5 Tips for Incoming Biology Majors

  1. Get to know your professors.
    One thing that has made me a successful student are the professors here. Here at Plymouth State the class sizes are smaller, the biggest class I’ve ever taken here only contained 40 people. This was appealing to me because it’s a lot easier to get one on one help.
  2. Labs, labs and more labs!
    Almost every class you will take as a biology major comes with a lab component. Use those classes to figure out what lab area you are most interested in. After taking microbiology, I knew for a fact that I wanted a career in that. These labs also make your resume stronger. Students will develop lab techniques that make them marketable as skilled scientists to future employers.
  3. Don’t be afraid to ask for help.
    When I started at PSU I was afraid to ask for help because I thought it made me look dumb. As the years progressed, I realized in order to excel in this department you have to ask for help up front. If you wait until the very end to get help you will end up falling behind. Just remember you are not an expert nor is anyone else in the class. You are there to learn and chances are if you have a question to ask, other people have that same question. Forming study groups is a great way to understand the material better. Sharing tips and tricks with one another can improve your grade and even make studying fun!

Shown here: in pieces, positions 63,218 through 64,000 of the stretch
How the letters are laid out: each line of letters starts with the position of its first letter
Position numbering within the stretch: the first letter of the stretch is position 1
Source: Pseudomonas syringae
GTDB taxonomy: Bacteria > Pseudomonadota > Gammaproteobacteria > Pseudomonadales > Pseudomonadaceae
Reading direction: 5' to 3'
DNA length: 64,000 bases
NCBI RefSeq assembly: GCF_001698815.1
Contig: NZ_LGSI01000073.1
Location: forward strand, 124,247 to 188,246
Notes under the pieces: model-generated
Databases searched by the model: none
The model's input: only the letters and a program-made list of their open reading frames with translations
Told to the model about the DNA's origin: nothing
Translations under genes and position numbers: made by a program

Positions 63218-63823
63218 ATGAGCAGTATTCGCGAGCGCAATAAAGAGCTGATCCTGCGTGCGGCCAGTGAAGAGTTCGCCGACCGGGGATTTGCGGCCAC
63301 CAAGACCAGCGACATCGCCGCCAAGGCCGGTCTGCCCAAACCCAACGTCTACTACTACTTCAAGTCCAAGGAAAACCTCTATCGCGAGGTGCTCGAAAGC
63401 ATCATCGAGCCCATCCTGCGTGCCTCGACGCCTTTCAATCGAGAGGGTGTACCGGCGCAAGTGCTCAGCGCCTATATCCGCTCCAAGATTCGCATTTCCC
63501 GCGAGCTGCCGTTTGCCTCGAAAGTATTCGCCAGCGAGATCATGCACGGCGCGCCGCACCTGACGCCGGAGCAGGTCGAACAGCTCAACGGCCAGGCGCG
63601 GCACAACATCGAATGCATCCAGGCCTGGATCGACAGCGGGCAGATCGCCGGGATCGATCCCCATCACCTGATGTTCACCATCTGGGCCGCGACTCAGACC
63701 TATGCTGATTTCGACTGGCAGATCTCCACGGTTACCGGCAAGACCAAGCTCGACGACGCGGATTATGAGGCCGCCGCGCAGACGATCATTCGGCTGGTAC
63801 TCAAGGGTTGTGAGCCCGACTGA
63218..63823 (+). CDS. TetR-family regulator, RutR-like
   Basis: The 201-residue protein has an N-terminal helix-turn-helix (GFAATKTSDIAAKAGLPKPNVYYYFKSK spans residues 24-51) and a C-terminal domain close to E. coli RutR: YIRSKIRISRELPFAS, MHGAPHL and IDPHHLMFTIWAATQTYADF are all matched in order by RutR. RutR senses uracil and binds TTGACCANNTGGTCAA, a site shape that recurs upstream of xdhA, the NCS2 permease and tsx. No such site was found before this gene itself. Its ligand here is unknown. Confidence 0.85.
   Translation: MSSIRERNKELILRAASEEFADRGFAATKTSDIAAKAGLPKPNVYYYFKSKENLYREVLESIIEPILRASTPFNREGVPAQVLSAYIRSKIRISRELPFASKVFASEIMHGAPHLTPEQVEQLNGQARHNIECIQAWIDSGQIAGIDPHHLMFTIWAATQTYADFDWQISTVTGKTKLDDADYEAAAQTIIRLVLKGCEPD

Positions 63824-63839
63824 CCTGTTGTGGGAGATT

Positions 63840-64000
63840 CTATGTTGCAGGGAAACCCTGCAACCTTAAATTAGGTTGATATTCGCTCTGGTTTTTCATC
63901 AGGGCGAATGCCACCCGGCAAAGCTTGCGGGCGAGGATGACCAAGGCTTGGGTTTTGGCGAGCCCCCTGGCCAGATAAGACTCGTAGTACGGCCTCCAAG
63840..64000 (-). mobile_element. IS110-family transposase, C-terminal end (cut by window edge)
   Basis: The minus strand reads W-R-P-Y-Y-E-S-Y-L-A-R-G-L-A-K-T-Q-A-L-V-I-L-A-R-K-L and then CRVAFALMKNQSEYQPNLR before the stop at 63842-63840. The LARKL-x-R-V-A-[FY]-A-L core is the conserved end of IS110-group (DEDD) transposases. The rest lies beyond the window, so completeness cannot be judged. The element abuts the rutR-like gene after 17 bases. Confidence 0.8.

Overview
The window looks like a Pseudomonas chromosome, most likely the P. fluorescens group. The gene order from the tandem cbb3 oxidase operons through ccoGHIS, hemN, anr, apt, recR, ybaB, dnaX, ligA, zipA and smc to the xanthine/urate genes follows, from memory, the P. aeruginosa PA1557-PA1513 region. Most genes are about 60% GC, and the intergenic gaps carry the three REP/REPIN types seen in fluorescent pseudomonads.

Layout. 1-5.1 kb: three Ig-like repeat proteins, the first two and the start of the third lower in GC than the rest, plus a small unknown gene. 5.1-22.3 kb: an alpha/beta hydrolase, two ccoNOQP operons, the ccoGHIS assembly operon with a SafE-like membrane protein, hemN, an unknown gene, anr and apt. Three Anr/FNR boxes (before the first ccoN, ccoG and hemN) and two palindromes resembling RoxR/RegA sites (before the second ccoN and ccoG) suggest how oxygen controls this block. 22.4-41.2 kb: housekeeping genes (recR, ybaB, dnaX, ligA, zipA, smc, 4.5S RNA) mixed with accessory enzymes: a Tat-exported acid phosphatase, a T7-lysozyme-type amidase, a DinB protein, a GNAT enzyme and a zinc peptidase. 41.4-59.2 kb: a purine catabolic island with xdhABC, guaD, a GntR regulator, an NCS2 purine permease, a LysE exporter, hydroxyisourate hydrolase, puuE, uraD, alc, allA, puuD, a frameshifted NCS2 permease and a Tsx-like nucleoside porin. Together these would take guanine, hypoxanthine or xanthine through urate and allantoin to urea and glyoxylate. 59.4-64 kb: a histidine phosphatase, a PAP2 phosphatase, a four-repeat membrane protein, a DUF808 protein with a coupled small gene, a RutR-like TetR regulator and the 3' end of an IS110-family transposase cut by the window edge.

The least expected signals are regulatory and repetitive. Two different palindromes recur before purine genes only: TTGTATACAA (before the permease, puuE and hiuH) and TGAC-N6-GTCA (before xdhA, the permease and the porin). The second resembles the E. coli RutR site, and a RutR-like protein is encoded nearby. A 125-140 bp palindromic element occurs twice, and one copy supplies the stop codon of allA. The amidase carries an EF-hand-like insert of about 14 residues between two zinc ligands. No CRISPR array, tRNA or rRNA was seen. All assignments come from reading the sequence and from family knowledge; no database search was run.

4. Research.
    As a science major it is crucial to conduct some sort of experiment or research project not just for learning purposes, but for your future career as well. In the past I have had the opportunity to present on topics such as: porphyria, coronary artery disease and the molecular mechanisms of olfaction. These presentations helped enhance my oral presentation skills and prepare me for professional programs.
  5. Become a good writer.
    I think a lot of incoming science majors don’t realize how important writing is for their major, regardless of what type of science route you plan to take. Every biology student is required to take a writing connection course. I chose Animal Behavior and it has helped me tremendously with my writing and critical thinking skills. You should be able to master all important elements of scientific writing so you can express your findings.

 

Lana Puddu ’19 is a senior at Plymouth State University majoring in Biology with a double minor in Chemistry and Sustainability. She is originally from Belen, New Mexico. When Lana isn’t in the classroom you can find her skiing, running, and hanging out with friends. 

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